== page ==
And so marks the start of the holidays, and the end of my fourth year in NUS (no, I’ve not graduated yet due to the requirements of my course). It has definitely been a tiring semester (due to the crazy things I did, as blogged previously), and I hope the three months break serves well for me to settle down a little and recover from the burnout I’ve been experiencing.
More onto that next time, but for now I wanna write down some interesting technology-related things I did this semester that aided in my studies and revision. I’ve used an iPad two years ago the entire semester and I was pretty pleased with how it helped me in terms of lecture notes etc, so I wanted to try that again especially since I got myself many school-empowering gadgets recently.
Motorola Atrix + Lapdock
Image credits: Amazon
Man, this thing is gorgeous. I bought this phone-lapdock combo together with the Xoom tablet (to be reviewed later) together for a reasonable price of S$465 as I was really interested in the lapdock usage, and I wanted to get a cheap tablet for my brother to use.
But… Despite the gorgeous build, the lapdock was severely crippled by the software running on it. Webtop 1.0 was excruciatingly slow; even with me hacking the software to install a more customizable Linux build and running it off a Class 10 SD card, Linux apps still took ages to run (particularly Firefox – but wasn’t that the whole point of the Webtop?). I’ve felt the same issue when I was using my Atom-powered netbook. Furthermore, due to Motorola’s incompetency to providing a working version of Android 4.0+ on the Atrix, it basically meant that I had to stay with Android 2.3 if I wanted to use the Webtop.
I spent the most of my school time running the Atrix + Lapdock combo on a semi-working version of Android 4.1 (thanks to epinter @ XDA), as it employs HDMI mirroring to replicate the phone screen on the lapdock screen, and that was sufficient for me. I used Repligo Reader to read and type notes on my PDF files, and the extra power from the lapdock basically meant that my Atrix seldom ran out of battery in my daily use. However, being a Mathematics major, I ran into major problems with writing mathematical formulas – I had to resort to using my netbook to type out the equations in Microsoft Word.
How I ended up typing binomial coefficients (annotation in red).
One good thing about the Lapdock, though, is its fantastic battery life. You can probably use it all day without needing to recharge it.
Thanks to the fantastic community over at XDA, the Atrix is on its way to a perfectly working kernel for Android 4.0+, meaning that the issues with 4.0+ on the Atrix (such as poor video recording and lack of graphics acceleration) will soon be resolved. I am patiently waiting. 🙂
My Xoom running on CM10.1 (Android 4.2.1).
Since my brother started his practicum in Northland Secondary School, he hasn’t been using the Xoom, so I “stole” it from him together with the Adonit Jot Pro precision stylus that I bought for his birthday. As compared to the lapdock, the Xoom felt like both a leap forward and a step back. While it excelled in drawing diagrams (and my math equations), it lacked a physical keyboard, which beats the onscreen keyboard on the Xoom anytime. (In fact, I am typing this post on the Xoom, and correcting my spelling every 5 words or so.) I borrowed a Logitech Bluetooth keyboard from my friend, but it didn’t seem to register certain keys as I type them, and the keys that lose functionality seems to randomize on every connection attempt I make between the Xoom and the keyboard. Shame on you Logitech.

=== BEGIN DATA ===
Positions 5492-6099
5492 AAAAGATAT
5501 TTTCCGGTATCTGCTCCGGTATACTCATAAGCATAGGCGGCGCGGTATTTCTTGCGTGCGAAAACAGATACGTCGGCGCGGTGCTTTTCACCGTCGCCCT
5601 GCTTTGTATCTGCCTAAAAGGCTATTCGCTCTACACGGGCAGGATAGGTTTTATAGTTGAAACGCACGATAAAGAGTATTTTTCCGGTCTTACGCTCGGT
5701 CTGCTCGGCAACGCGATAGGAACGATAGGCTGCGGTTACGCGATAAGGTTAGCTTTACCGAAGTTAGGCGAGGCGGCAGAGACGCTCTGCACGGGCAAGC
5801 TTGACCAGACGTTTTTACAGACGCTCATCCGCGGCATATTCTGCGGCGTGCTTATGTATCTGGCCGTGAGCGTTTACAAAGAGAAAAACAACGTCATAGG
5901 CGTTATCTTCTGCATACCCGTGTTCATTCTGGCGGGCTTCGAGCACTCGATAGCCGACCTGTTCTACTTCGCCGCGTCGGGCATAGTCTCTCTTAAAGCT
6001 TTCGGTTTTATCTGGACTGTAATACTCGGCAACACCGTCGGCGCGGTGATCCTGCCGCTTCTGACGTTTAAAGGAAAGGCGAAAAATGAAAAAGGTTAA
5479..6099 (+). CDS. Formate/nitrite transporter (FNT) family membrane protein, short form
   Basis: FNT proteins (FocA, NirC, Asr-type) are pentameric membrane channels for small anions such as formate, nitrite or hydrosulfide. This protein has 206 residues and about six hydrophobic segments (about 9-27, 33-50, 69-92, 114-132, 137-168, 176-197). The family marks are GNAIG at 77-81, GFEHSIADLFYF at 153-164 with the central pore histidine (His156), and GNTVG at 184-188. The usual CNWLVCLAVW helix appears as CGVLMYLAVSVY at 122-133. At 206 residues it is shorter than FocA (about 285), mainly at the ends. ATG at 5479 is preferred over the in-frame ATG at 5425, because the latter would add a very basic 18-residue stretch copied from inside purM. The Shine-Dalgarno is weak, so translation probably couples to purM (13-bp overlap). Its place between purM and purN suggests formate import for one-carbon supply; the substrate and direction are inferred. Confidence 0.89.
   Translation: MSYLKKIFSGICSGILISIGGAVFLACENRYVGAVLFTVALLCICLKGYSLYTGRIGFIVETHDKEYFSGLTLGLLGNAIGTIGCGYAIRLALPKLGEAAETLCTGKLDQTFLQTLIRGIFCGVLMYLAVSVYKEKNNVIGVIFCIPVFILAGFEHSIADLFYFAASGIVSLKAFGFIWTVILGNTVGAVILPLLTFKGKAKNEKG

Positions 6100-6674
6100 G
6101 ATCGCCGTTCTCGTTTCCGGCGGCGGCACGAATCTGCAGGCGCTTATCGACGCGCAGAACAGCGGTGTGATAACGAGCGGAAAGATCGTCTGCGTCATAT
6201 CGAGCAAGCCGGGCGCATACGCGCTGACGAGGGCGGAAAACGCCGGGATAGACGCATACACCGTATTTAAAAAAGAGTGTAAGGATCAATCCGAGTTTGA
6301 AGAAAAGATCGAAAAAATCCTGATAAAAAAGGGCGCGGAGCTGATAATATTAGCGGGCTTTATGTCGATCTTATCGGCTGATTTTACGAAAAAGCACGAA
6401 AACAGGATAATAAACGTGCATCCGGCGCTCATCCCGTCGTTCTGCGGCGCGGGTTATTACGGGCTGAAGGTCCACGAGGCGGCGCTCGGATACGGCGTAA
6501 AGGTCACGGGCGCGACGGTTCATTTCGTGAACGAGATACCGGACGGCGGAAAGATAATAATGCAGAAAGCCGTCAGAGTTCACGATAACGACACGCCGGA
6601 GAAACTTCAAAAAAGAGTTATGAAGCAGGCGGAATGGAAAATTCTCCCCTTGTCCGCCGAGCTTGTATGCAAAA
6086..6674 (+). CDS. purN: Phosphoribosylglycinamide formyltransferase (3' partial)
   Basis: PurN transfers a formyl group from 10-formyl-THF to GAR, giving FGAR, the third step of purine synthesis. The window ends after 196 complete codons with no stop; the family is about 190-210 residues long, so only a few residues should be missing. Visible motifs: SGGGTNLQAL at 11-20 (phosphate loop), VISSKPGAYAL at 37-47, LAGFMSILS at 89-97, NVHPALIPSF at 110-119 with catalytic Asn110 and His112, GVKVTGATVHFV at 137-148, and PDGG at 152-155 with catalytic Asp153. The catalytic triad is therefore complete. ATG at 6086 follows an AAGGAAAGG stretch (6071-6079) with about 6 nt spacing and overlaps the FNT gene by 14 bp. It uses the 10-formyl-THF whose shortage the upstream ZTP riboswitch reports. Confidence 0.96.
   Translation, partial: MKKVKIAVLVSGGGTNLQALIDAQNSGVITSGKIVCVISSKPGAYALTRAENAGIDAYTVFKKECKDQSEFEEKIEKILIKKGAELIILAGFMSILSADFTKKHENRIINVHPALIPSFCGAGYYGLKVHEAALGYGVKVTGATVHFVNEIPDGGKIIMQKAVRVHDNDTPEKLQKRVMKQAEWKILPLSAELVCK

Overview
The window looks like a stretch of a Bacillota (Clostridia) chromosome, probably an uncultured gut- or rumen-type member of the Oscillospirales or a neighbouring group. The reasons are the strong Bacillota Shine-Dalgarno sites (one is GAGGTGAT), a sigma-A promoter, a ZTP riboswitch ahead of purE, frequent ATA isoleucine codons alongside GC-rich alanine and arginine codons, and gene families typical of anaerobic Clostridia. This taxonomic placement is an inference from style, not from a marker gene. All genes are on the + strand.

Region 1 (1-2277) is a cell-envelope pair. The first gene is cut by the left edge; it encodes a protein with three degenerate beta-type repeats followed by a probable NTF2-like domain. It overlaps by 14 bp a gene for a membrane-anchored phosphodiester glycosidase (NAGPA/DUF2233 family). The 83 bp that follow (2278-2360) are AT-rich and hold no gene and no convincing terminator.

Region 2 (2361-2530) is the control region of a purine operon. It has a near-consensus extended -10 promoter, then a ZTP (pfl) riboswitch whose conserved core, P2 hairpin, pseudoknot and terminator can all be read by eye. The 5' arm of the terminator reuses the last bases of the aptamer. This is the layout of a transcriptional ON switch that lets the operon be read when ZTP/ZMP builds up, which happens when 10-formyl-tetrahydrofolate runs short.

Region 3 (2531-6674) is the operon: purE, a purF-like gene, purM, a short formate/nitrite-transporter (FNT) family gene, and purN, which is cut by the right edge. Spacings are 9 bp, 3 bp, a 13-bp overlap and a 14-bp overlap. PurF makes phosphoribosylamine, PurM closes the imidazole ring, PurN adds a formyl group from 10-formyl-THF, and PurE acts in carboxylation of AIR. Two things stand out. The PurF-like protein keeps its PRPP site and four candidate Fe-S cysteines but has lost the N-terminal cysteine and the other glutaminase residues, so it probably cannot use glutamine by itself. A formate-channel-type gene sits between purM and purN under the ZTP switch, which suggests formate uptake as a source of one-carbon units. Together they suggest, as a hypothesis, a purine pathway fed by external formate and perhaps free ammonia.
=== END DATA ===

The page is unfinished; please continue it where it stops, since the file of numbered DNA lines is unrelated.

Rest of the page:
After numerous hours of research for a good writing/notes app, I settled down at Freenote, a lightweight and free notes app that automatically resizes your handwriting to become small notes, has a variety of drawing tools, and most importantly, allows exporting of my notes into PDF and images, which I do use very often. Very useful. Sadly, it doesn’t allow importing of PDFs, and for that I use Adobe Reader for basic annotation on PDF files. (Another app you might want to try is LectureNotes, but it pretty much slows to a crawl on my Xoom.)
Freenote in action. (The word ‘simplifying’ will be resized to fit like the words in the background.)
As for the Adonit Jot Pro… Mixed feelings I have. While it is definitely the most accurate stylus I’ve ever used (due to its design), I find myself rewriting most of the time as the Xoom always fails to register its strokes if I did not put in enough strength into writing. I guess it’s an issue with the touchscreen sensitivity of the Xoom, but I expected better from a Stylus that cost me S$39.90. Heck, even a $5 normal ball tip stylus performed better in registering its strokes on the Xoom. And there are evident scratches on the capacitive plate of the stylus which might probably affect its sensitivity.
The Adonit Jot Pro – image credits: Techradar
I brought my netbook around with my tablet to school, and I have to repeat, a physical keyboard really beats an onscreen one, especially when you have to type fast. I thought the iPad onscreen keyboard was slightly better. My experience with Android notes taking hasn’t been the best, but I’ve seen my friends with the Galaxy Note 10.1 having a really good time, so I guess you really gotta get a tablet with a dedicated non-capacitive stylus to make the best out of productivity on Android.